This Date in Pittsburgh Pirates History: October 30th, Lee Tunnell and Ian Snell

Six former Pittsburgh Pirates born on this date, plus a manager to mention. Starting with the most recent first and working our way back.

Ian Snell, pitcher for the 2004-09 Pirates. He went 33-46, 4.75 in 116 starts and 12 relief appearances with the Pirates. His best year was in 2007 when he had a 9-12, 3.76 ERA in 208 innings, though the previous season he won 14 games with an ERA that was nearly a full run higher. The Pirates sent him to the Seattle Mariners at the 2009 trade deadline, along with Jack Wilson, for five players. Snell went 0-5, 6.41 for the 2010 Mariners, before finishing his career in the minors after the 2011 season. He played in independent ball in 2013 and also pitched winter ball in Puerto Rico during the 2015-16 and 2016-17 off-seasons. The Pirates drafted Snell out of high school in 2000, selecting him in the 23rd round. He went by the last name Oquendo (his father’s last name) during the first few years of his pro career before switching it to Snell (his mother’s last name). Playing at two levels in 2001, he went 10-0, 1.18 in 83.2 innings. Snell went 14-3, 3.00 in 2003, splitting his season between High-A Lynchburg and Double-A Altoona. He debuted in the majors on August 20, 2004, though he still made 18 starts at Triple-A in 2005 before sticking in the majors. The Pirates briefly sent him to Triple-A in 2009 and he struck out 17 batters in his first start at Indianapolis. He was traded to the Mariners before he returned to the majors.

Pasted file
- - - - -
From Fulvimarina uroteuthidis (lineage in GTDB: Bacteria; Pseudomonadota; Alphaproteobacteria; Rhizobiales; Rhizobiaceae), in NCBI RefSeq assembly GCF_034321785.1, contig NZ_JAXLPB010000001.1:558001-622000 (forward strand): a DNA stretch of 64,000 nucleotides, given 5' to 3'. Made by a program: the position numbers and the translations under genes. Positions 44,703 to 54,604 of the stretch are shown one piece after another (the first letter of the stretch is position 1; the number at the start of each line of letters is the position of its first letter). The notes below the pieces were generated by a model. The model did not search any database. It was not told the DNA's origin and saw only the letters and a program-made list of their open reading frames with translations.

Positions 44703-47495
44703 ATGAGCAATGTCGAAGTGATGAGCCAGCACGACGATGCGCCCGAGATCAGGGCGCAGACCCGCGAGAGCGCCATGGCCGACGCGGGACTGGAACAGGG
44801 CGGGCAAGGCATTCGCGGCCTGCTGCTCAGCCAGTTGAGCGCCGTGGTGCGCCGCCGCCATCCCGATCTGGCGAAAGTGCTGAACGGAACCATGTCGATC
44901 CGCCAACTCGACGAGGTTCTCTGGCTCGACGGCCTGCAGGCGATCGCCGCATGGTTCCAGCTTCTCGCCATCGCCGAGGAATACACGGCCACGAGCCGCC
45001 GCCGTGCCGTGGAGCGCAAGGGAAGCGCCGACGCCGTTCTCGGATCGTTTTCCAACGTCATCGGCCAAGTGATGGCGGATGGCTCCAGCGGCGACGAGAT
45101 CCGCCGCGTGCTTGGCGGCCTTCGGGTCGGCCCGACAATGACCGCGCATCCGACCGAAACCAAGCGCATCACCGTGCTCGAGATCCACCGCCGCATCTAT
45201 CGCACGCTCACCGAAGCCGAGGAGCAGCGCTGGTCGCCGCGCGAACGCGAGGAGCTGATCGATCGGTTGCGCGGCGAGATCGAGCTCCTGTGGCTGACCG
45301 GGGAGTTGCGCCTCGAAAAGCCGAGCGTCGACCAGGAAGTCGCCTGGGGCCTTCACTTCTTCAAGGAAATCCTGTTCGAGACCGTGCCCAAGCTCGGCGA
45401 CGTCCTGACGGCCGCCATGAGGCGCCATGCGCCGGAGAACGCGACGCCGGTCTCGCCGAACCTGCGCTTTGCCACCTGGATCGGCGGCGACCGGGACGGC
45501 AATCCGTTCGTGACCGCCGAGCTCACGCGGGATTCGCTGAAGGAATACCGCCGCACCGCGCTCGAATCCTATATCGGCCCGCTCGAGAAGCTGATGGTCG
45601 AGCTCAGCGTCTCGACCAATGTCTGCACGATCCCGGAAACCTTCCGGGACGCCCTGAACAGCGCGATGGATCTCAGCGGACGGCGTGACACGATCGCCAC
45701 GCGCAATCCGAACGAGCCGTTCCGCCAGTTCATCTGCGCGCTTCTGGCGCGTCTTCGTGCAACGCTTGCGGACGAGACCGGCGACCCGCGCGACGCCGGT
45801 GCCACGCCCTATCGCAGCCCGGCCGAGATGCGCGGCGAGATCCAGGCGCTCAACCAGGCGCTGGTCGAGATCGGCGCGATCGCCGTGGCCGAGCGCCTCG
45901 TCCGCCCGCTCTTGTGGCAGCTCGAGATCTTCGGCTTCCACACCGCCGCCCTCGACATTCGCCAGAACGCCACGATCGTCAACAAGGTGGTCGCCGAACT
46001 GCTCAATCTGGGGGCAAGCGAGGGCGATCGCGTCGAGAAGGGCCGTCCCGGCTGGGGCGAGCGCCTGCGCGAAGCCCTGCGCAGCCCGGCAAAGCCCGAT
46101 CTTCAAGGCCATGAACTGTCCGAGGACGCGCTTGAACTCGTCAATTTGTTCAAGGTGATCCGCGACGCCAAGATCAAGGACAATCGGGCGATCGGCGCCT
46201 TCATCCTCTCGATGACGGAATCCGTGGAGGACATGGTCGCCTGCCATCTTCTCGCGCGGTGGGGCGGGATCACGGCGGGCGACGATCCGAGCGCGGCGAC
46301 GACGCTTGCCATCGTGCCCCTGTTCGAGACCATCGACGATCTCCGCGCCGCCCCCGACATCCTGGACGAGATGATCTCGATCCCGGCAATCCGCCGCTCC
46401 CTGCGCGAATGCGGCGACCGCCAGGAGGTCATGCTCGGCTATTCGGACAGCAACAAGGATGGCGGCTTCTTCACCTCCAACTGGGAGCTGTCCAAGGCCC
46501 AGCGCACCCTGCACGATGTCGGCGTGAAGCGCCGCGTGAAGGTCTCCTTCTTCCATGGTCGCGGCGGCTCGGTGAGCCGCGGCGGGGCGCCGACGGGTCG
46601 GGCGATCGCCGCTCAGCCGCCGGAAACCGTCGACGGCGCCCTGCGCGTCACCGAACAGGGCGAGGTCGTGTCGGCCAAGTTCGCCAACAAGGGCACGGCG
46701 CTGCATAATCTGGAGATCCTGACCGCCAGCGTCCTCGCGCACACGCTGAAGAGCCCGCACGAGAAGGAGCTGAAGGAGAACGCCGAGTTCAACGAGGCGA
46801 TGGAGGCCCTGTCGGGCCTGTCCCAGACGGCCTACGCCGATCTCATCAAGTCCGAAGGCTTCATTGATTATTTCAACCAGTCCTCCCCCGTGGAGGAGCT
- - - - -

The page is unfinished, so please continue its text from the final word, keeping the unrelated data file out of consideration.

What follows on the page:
Houston Jimenez, infielder for the 1987 Pirates. He lasted just five games in Pittsburgh, going 0-for-6 with a walk, while starting once at shortstop. He played parts of four seasons in the majors, though 108 of his 158 games came with the 1984 Minnesota Twins. Jimenez was originally signed to play pro ball at 16 years old in Mexico. He was originally signed by the Minnesota Twins in 1980, though he didn’t debut in their system until 1982 and it took just a brief time before he made his big league debut on June 13, 1983. The 1984 season was his only full year in the majors and he didn’t play in 1986 before joining the Pirates as a minor league free agent on January 20, 1987. His playing time in Pittsburgh was very limited, though he stayed with the team from May 4th until May 31st. He went back to Triple-A and was released after the season. He played briefly for the Cleveland Indians in 1988, his last year in the majors. Jimenez played pro ball in Mexico until 2001. He managed for 12 seasons in Mexico and was still active as late as 2018. His real first name was Alfonso, but he preferred “Houston”, a nickname given to him because he watched a lot of westerns (movies) when he first arrived in the U.S. He was one of 17 children in his family.